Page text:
A fellow named David Bell, writing in the L.A. Times, asks: Was 9/11 really that bad?
His answer appears to be “no.” Bell’s thesis is that we are overreacting to a terrorism threat that poses no mortal danger to this country:
The people who attacked us in 2001 are indeed hate-filled fanatics who would like nothing better than to destroy this country. But desire is not the same thing as capacity, and although Islamist extremists can certainly do huge amounts of harm around the world, it is quite different to suggest that they can threaten the existence of the United States.
He goes on to suggest that the terrorists don’t pose an “apocalyptic threat”:
[D]espite the even more nightmarish fantasies of the post-9/11 era (e.g. the TV show “24’s” nuclear attack on Los Angeles), Islamist terrorists have not come close to deploying weapons other than knives, guns and conventional explosives. A war it may be, but does it really deserve comparison to World War II and its 50 million dead? Not every adversary is an apocalyptic threat.
So why has there been such an overreaction?
This is reminiscent of a similar statement made a few years back:
Judging from news reports and the portrayal of villains in our popular entertainment, Americans are bedeviled by fantasies about terrorism. They seem to believe that terrorism is the greatest threat to the United States and that it is becoming more widespread and lethal. They are likely to think that the United States is the most popular target of terrorists. And they almost certainly have the impression that extremist Islamic groups cause most terrorism.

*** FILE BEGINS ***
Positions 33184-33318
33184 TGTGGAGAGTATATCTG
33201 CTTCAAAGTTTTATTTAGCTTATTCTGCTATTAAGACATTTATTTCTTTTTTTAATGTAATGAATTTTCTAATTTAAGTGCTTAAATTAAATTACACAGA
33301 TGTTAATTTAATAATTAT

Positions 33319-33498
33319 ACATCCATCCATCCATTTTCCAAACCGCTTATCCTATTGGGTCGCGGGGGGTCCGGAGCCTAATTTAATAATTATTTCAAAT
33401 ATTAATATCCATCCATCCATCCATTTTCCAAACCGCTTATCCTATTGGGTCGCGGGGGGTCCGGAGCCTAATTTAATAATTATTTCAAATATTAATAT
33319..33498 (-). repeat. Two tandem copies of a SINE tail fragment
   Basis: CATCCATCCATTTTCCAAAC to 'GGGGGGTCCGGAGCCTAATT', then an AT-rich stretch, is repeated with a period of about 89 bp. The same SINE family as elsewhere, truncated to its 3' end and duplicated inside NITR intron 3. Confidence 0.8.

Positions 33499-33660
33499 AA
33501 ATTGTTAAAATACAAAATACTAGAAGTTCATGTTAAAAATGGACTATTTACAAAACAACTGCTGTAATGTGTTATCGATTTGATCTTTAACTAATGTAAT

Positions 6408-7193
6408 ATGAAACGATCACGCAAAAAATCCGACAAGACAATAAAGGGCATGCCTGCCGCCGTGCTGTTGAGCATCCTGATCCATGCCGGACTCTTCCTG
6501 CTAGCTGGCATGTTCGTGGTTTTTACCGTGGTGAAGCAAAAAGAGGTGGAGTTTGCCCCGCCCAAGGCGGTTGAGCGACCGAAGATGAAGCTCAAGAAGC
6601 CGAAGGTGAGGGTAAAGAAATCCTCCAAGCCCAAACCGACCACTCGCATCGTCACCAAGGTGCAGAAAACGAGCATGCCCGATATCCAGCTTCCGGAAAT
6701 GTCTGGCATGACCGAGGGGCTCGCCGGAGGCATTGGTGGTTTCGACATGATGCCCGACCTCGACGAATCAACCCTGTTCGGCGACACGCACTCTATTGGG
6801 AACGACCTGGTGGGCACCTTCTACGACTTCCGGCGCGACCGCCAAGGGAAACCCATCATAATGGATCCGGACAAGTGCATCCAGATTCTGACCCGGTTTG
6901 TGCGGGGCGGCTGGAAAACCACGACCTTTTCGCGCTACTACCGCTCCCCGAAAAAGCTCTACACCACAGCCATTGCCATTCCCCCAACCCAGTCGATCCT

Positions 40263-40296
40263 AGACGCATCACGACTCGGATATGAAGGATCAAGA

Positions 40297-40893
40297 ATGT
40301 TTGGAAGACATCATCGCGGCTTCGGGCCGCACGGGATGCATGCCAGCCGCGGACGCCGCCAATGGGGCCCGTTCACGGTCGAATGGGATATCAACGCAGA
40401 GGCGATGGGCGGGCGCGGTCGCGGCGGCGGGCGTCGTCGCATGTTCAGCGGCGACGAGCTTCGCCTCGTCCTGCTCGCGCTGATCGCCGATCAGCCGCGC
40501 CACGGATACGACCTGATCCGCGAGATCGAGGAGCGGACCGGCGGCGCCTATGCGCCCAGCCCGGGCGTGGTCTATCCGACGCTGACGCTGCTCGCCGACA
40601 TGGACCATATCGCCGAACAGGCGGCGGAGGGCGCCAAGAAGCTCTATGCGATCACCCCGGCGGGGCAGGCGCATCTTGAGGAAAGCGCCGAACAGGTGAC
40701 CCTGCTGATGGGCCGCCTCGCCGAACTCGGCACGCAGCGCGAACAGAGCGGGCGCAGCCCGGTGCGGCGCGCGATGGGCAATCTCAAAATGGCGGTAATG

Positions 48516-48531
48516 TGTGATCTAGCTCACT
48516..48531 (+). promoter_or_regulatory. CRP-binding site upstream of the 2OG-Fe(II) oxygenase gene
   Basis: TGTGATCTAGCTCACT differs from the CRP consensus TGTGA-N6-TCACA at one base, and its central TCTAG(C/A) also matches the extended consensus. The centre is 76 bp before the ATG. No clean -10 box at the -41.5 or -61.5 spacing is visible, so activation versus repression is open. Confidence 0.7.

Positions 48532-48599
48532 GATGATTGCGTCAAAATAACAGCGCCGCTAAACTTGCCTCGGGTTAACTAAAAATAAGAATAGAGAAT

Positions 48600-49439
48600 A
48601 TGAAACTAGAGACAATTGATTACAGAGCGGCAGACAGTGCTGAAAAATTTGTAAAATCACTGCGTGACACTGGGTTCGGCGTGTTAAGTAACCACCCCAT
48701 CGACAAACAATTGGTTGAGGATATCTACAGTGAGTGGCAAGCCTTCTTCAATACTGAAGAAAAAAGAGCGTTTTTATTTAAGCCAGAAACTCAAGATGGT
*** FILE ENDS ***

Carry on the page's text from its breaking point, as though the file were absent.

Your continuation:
None of these beliefs are based in fact. … While terrorism is not vanquished, in a world where thousands of nuclear warheads are still aimed across the continents, terrorism is not the biggest security challenge confronting the United States, and it should not be portrayed that way.
That statement was made by “Larry Johnson, a retired CIA and State Department counter-terrorism expert” . . . in July 2001. (Hat tip Mike K.)
Shortly after 9/11, Tim Noah called Johnson’s analysis “bold, persuasive, and 100 percent wrong.”
I sure hope David Bell is not similarly wrong.
But I’m afraid he may be. And I’m not willing to risk my family’s safety on Bell’s complacent analysis.